View PDF Search View Archive


Diary of a Foreigner in Paris

December 19. Last night I had the same dream I’ve had every so often for years. My mother enters my room at night and says to me in a hoarse voice, “Stop working, you’re tired. Go to sleep.” I look at her. She’s pale, and smiles. Then she gets up and withdraws, leaving her white hand behind on my desk. I get up and take the heavy, dead hand, open the window, and throw it out.

Shark Fins

Within the waters of his sleep, Felipe had the vague sensation that the sound of his alarm pursued him like a determined fish. Half-awake, he hardly noticed when his wife beside him turned over in bed. Then he opened his eyes. And when he saw a ray of light falling like a twine of gold from a thin gap along the front door, he jumped up, bare feet on the ground.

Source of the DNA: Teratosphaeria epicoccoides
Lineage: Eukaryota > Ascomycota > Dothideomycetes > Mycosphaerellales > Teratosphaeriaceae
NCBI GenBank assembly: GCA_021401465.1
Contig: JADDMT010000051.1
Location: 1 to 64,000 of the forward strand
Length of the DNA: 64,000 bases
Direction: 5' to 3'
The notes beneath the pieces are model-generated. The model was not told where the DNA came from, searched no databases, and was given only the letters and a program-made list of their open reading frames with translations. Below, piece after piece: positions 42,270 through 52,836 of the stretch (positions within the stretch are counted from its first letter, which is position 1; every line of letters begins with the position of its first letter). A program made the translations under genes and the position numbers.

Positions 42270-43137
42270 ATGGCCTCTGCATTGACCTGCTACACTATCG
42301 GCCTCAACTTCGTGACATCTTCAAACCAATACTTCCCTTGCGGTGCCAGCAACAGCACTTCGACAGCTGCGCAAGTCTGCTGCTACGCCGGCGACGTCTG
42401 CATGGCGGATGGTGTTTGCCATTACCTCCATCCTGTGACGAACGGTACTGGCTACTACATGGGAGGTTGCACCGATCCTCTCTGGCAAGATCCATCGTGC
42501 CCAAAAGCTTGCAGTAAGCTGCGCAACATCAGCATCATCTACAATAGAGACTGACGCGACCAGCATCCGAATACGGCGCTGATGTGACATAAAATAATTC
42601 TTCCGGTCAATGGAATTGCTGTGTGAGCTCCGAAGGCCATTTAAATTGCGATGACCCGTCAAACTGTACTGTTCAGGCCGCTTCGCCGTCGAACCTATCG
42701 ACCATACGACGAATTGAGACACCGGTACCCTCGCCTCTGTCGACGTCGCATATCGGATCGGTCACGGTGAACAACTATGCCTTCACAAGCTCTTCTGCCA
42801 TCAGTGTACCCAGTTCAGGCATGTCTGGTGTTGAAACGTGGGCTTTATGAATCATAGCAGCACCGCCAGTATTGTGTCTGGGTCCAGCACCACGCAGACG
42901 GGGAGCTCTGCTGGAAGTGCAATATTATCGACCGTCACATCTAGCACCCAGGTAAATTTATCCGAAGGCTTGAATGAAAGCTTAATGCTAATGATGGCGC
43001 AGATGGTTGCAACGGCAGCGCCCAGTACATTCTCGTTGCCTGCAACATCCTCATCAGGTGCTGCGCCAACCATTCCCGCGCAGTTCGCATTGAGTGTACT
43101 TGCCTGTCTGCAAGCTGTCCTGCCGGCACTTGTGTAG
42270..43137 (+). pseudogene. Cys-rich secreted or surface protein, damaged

God Bless You

T. Motley is alive and well and wishes you security and good health.

inSerial: part sixteen
The Mysteries of Paris

“So you see, Murph,” said Baron de Graün as he finished reading the report, which he handed to the squire, “based on our information, we must turn to Jacques Ferrand to track down the parents of La Goualeuse, and it is Mlle Rigolette we must question concerning the current whereabouts of François Germain. That is already a large matter, I believe, knowing where to look—for what one is looking for.”

Entering the Glitch: EMMALEA RUSSO with Sarah Hicks

Emmalea Russo’s Wave Archive (Book*Hug) is a book about a quest for healing, security, and peace. Russo creates an artistic representation of epileptic seizures and draws upon a lifelong pursuit for self-knowledge. Russo shares her own experience with, what Owsei Temkin’s terms, “the falling sickness” in this autobiographical work. Throughout she uses a combination of poetry, essays, and artwork to illustrate an altered mental state.


The Brooklyn Rail

APRIL 2020

All Issues